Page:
The playability of the guitar does not depend on thickness of the neck – it is purely preference. Tone difference is only present when two different guitar necks made from the same wood are compared.
There is no rule if the thick or thin guitar neck is more comfortable to play or not. Every guitarist has its affinities, favorite techniques, and different hands.
However, the thickness of a guitar neck changes the tone of the guitar slightly – the ticker guitar neck has more response and better tone.
There isn’t necessarily a better or worse tone – the tone is simply different, and people choose the neck thickness due to the sound they prefer.
I played on two guitars with different neck thicknesses, and I found the thinner neck more comfortable, while my mate said the thicker one better suits him, even if he has smaller hands than I do.
Also, I’ve compared sounds, and I can say the neck thickness indeed fleshes itself out in response and tone.
In this article, I’m explaining the difference in more detail. You will learn something new and enrich your knowledge and way of playing and choosing the instrument. The article covers:
- Is It Better To Have A Thin Or Thick Neck On The Guitar?
- Are Thin Guitar Necks Good?
- Are Thinner Neck Guitars Easier To Play?
- Is A Thicker Guitar Neck Better?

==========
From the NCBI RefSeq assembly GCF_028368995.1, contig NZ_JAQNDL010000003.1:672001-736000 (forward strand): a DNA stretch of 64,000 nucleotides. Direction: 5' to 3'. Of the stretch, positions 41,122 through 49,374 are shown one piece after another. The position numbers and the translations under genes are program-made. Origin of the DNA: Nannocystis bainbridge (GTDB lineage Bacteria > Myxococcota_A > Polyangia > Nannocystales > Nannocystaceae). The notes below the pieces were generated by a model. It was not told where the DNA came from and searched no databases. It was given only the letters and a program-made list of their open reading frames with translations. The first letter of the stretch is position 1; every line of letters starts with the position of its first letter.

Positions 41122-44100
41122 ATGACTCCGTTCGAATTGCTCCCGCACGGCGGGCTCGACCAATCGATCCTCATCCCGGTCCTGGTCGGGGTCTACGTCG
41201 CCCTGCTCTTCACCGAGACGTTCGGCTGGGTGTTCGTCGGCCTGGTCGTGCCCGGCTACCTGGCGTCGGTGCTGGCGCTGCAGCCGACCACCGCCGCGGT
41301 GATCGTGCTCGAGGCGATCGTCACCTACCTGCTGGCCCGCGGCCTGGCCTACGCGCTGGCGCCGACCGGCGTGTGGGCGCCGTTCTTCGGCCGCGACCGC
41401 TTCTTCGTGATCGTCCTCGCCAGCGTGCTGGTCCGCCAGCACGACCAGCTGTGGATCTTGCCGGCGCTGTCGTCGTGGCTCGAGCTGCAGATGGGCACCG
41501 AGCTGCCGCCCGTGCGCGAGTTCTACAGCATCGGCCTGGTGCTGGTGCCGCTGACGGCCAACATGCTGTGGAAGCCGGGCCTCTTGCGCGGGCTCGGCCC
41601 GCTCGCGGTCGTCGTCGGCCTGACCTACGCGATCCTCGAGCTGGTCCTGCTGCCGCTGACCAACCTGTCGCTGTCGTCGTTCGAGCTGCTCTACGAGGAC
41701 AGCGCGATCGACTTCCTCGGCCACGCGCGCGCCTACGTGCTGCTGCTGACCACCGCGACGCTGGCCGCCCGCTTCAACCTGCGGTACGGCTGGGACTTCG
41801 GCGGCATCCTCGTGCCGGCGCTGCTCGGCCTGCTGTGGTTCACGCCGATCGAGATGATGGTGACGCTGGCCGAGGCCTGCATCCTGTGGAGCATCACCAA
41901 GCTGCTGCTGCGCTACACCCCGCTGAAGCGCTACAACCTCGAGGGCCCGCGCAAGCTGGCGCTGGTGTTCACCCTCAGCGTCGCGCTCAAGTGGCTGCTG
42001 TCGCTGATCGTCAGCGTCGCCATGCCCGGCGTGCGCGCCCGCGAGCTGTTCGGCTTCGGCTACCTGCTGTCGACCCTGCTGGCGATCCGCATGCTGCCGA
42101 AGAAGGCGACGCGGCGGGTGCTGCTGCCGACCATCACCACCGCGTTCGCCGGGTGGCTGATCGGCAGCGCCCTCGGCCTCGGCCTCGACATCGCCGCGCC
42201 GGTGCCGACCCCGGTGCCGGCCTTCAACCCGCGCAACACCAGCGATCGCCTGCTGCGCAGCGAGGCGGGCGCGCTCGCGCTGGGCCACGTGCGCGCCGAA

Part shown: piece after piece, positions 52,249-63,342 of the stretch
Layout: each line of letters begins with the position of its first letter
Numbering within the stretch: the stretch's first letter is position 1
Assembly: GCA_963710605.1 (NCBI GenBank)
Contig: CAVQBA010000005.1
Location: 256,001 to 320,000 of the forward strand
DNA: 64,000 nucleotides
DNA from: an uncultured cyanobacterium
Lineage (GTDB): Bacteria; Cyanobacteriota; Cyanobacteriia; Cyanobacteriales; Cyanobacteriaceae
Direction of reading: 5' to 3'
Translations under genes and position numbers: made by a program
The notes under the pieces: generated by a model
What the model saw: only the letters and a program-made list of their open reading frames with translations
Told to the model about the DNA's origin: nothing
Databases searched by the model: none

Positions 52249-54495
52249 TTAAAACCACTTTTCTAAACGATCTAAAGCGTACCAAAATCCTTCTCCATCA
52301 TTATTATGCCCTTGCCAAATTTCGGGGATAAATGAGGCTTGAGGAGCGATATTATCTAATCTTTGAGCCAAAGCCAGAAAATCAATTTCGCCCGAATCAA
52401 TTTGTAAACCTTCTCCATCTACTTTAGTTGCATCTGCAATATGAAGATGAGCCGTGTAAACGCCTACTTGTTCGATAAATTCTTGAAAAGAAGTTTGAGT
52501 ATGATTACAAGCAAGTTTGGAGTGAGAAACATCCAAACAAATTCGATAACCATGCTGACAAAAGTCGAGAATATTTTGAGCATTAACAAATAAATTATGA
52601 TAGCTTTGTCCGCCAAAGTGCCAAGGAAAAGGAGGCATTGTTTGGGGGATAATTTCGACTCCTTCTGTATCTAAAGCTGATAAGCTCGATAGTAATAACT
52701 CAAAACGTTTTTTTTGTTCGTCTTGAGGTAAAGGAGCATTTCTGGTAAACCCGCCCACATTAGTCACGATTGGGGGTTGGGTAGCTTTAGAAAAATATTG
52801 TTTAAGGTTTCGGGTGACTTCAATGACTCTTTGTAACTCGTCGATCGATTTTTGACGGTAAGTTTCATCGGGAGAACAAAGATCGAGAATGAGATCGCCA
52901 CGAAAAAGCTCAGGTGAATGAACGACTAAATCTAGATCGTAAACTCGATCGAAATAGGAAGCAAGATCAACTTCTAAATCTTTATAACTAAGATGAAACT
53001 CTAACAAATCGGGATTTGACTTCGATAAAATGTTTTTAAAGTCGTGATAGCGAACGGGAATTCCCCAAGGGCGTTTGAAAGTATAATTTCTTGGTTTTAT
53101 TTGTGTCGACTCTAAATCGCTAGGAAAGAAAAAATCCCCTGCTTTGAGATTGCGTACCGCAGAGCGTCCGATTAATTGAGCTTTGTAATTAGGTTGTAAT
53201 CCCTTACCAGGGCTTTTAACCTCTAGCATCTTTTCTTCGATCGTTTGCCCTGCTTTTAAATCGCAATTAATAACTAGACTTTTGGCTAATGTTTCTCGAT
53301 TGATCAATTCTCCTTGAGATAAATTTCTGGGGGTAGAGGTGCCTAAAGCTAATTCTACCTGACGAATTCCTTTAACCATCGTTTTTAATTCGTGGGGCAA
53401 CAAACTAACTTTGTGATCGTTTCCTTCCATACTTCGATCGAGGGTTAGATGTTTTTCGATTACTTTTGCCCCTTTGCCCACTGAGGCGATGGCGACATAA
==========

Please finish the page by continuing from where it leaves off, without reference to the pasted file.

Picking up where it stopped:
- Why Do Shred Guitars Have Thin Necks?
- Do Les Pauls Have Thick Necks?
- Can A Guitar Neck Be Too Thin?
- Which Epiphone Les Paul Has The Thinnest Neck?
- Does A Strat Have A Thinner Neck Than A Les Paul?
- Does Guitar Neck Affect The Tone?
Is It Better To Have A Thin Or Thick Neck On The Guitar?
There is no objective thing about thin or thick guitar necks. Some guitarists find thick guitar necks more comfortable to play while others don’t. It’s all about preference.
The preference is based on the player’s size of the hands, preferred technique, and other circumstances.
One guitar player said: “For me, a thicker neck is desirable. I have some left-thumb arthritis, and thin necks exacerbate the arthritis trouble”, while the other one said: “Thin neck tends to make my left hand more relaxed and much smoother hand movement.”
So, it’s a purely subjective thing.
Here are 3 factors to decide which guitar thickness is suitable for you: The thin or thick neck?
1. Playing Style
Thin guitar necks are suitable if you play fast or like to tap on the guitar. Thin necks are generally better for players in metal and jazz genres.